Annual Price Survey Accuracy Results Excellent
Consumer Affairs Chief Offers Last Minute Shopping Tips
"I applaud Massachusetts' retailers for their commitment to ensuring that their customers receive the right price at the cash register," said Tatarka. "The Division of Standards takes very seriously their role as consumer watchdogs by inspecting retail stores for their compliance with state item pricing regulations."
The annual retailer pricing accuracy survey was conducted by state inspectors over the last few weeks. Inspectors checked for pricing accuracy at 13 retail chains statewide, scanning 4,100 items at 80 locations finding only 33 overcharges at the checkout. The overall accuracy rate for stores inspected was 99 percent, but four stores failed the state's 98 percent price accuracy regulations. A total of $3,600 in fines was issued to retailers when items were found to scan for a higher price than the lowest advertised price. The largest overcharge was $15.00 at a Circuit City in North Attleboro. For survey results, please see the attached document .
- Bring sale circulars to the store with you. Regardless of the price scan, generally retailers are required to sell you the item for their lowest marked or advertised price. Please note exceptions: A sale price does not have to be given if an ad or circular specifies a limited quantity in stores or if there was an unexpected demand for an item and it is out-of-stock. Ask the manager for a rain check at the sale price, but be aware that exceptions to this rule exist.
- If an item scans higher than advertised or marked, ask for a price check from the store manager.
- Some retailers have a "price accuracy guarantee." That will apply if an item scans higher than the advertised or marked price. These retailer may have a policy that will give you cash credits or offer an item free of charge.
- Check your receipt before you walk away. If you notice an error, ask the cashier to adjust the total. If you've already left the cashier, see the store or department manager or the customer service department to correct any mistakes.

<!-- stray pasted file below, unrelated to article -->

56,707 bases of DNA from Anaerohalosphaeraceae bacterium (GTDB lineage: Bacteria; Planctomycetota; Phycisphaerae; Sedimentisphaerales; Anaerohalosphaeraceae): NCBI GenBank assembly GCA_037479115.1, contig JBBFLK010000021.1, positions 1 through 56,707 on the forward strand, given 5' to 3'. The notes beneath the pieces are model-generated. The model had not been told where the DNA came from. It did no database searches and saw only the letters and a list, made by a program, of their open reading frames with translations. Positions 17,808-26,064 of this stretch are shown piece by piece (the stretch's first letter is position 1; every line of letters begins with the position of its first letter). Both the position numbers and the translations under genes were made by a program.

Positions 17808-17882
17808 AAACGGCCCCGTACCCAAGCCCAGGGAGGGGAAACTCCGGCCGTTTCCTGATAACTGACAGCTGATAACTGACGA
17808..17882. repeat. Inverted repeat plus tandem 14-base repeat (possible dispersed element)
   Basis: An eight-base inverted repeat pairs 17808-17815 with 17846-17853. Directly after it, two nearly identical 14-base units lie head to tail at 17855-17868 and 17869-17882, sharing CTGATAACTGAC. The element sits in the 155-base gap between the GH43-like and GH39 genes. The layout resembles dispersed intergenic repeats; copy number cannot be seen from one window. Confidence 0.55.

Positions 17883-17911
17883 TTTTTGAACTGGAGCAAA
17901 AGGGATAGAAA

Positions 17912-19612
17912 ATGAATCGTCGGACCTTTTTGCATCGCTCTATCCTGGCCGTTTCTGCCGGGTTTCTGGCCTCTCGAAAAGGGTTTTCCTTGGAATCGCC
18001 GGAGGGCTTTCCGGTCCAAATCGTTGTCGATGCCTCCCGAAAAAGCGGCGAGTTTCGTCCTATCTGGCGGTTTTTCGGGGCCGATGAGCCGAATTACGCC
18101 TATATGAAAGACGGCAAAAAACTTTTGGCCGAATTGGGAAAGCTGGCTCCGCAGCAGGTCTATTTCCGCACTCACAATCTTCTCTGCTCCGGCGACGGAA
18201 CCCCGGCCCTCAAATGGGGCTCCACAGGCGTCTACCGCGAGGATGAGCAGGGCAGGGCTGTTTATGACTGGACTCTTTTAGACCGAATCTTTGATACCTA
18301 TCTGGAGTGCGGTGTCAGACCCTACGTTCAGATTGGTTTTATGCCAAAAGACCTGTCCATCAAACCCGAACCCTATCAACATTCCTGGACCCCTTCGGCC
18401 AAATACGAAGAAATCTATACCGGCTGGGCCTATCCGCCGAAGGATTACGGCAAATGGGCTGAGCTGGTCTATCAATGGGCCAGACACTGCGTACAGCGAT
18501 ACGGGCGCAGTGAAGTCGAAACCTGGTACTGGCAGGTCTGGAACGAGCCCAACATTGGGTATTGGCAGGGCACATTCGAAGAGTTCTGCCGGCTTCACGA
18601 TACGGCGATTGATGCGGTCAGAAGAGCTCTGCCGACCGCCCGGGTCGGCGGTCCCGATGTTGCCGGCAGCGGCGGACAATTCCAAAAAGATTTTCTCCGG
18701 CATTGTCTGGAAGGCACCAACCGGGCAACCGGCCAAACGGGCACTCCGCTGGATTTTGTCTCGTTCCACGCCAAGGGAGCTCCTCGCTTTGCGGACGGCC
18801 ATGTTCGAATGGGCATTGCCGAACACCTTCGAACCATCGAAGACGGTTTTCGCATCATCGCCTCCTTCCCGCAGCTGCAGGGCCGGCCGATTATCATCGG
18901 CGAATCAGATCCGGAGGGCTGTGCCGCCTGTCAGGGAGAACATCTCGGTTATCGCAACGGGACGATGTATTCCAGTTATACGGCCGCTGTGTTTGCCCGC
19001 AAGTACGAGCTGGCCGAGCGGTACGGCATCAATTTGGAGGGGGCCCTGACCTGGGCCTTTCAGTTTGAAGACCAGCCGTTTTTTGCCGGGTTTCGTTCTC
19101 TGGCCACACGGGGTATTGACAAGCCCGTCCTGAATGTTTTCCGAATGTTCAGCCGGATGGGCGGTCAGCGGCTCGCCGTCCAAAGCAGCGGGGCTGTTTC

- Know your shopping rights. The product you purchase must do what it was designed to do with reasonable safety, efficiency and ease for at least a reasonable period of time, formally called an "implied warranty."
- The merchant must clearly and conspicuously disclose the store's refund, return or cancellation policy before the purchase is made. The merchant must display a written policy that the buyer can see before the purchase is made. If you don't see the policy, ask about it.
- A store cannot use its disclosed policy to refuse the return of defective merchandise. When the item purchased is defective, you can choose a repair, replacement or refund. If a merchant chooses an "all sales final" return policy, it must disclose that policy upfront without limiting your rights. For example, all sales final with the exception of defective goods.
- Gift certificates must remain valid for at least seven years and are not subject to any fees.
Once you have used 90 percent of the certificate's value, you may choose to take the remaining value in cash, or continue with the gift certificate.
- Gift certificates must be clearly marked with an expiration date or one must be made readily accessible. If expiration dates are not provided, the gift certificate shall be good forever.
- Dormancy fees (fees charged for not using your gift certificate in a timely manner) are not allowed in Massachusetts.
- Always read the fine print and make sure you understand the store's gift card policy. If you don't understand the terms ask questions before you buy! Make sure the policy is printed on the card or you receive a copy of the terms before you leave the store.